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6 pending coronavirus tests in Wisconsin, risk remains low: ‘Learning as we go’

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MADISON -- The Wisconsin Department of Health Services announced Wednesday, March 4, five new pending cases of coronavirus in the state. Including those five cases, six tests are pending. Thus far, one case of the virus has been confirmed in the state and 19 tests have come back negative -- a total of 26 people have been tested.

On Wednesday, March 4, members of the state legislature were briefed on the situation.

"The timing of this briefing seems more appropriate considering the rapid evolution over the last several days," said Secretary-designee Andrea Palm.

The U.S. death toll from coronavirus is climbing. Wisconsin is among the cluster of states with a confirmed case. In February, one patient in Dane County tested positive and received treatment. Test results are still pending for several other patients.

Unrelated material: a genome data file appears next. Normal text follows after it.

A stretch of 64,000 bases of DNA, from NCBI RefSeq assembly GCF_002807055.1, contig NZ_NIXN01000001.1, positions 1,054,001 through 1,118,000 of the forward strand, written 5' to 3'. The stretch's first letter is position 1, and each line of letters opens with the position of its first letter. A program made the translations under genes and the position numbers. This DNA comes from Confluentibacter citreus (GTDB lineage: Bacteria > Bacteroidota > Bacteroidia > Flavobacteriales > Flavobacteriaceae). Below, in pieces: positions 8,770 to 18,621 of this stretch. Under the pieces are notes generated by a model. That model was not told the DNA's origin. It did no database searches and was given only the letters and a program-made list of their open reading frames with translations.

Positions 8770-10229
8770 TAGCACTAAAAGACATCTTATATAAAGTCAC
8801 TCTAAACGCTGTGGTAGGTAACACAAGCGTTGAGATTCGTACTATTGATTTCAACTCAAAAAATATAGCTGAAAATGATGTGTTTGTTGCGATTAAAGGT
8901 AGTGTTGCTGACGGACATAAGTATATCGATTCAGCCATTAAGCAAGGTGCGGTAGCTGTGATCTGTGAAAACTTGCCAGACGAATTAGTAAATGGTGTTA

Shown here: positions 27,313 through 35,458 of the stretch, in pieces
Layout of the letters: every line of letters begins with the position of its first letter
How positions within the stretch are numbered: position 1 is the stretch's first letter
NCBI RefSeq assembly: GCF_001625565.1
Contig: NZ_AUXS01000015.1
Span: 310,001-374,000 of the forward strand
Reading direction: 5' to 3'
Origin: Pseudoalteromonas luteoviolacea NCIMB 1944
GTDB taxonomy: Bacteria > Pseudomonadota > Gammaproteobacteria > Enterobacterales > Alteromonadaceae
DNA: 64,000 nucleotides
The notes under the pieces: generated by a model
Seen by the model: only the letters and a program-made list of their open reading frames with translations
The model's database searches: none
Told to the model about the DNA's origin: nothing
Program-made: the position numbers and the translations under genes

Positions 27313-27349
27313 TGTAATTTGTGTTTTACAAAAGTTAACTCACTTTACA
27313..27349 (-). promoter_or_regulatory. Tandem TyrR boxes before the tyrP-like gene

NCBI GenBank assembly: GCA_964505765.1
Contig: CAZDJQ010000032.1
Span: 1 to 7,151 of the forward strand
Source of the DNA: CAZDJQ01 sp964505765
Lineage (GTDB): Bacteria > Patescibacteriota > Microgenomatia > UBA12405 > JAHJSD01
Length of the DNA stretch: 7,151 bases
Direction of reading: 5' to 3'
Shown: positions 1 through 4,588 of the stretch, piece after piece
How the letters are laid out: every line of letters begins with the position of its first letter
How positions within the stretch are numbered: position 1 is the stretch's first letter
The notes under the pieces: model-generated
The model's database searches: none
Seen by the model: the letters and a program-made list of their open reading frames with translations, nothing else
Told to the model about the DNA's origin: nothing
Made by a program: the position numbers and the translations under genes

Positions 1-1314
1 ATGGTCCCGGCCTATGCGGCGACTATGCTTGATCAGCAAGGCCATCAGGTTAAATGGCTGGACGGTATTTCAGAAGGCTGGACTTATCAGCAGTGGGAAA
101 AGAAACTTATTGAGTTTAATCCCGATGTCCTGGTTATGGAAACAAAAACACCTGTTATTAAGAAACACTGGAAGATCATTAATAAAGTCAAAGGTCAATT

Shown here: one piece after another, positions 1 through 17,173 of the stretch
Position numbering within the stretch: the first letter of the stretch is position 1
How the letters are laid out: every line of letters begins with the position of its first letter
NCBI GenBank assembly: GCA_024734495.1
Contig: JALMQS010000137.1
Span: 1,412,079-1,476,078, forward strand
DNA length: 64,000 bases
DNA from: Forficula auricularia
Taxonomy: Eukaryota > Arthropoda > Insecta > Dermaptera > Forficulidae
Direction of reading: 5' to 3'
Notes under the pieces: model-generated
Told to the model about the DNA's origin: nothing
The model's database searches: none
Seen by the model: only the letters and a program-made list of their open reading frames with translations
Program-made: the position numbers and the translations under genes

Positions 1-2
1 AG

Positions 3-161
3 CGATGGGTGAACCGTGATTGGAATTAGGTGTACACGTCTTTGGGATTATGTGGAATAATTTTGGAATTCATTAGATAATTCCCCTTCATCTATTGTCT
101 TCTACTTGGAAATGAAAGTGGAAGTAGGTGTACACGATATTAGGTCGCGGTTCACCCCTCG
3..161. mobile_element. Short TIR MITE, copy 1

"We truly don't know whether this will run its course," said Dr. Ryan Westergaard, Chief Medical Officer for the Bureau of Communicable Disease.

State health officials say they are preparing in the event of a pandemic. But there are so many questions about the virus itself.

"I think that's the root of the anxiety about this. Because it's new, there's so much we don't know. The science is changing -- and we are learning as we go," Palm said.

Health officials say the risk of coronavirus spreading from person to person in Wisconsin remains low.

"Obviously, we're concerned about the public health impact, but there's an economic impact on that too. I'm hearing a lot from the tourism industry on that," said State Rep. Joel Kitchens (R -Door County).

Elected officials brought up concerns for local schools, nursing homes, and prisons if someone inside either facility tests positive.

"What I am thinking a lot about is how do we support facilities if their workers become ill," said State Health Officer Jeanne Ayers.

There is no vaccine for coronavirus. But everyday practices can be the key to stopping the virus from spreading.

"Wash your hand. It is one of the most proactive approaches you can take," Ayers said.

State health officials say Wisconsin is considered at containment level. if and when that changes, so will the state's response.

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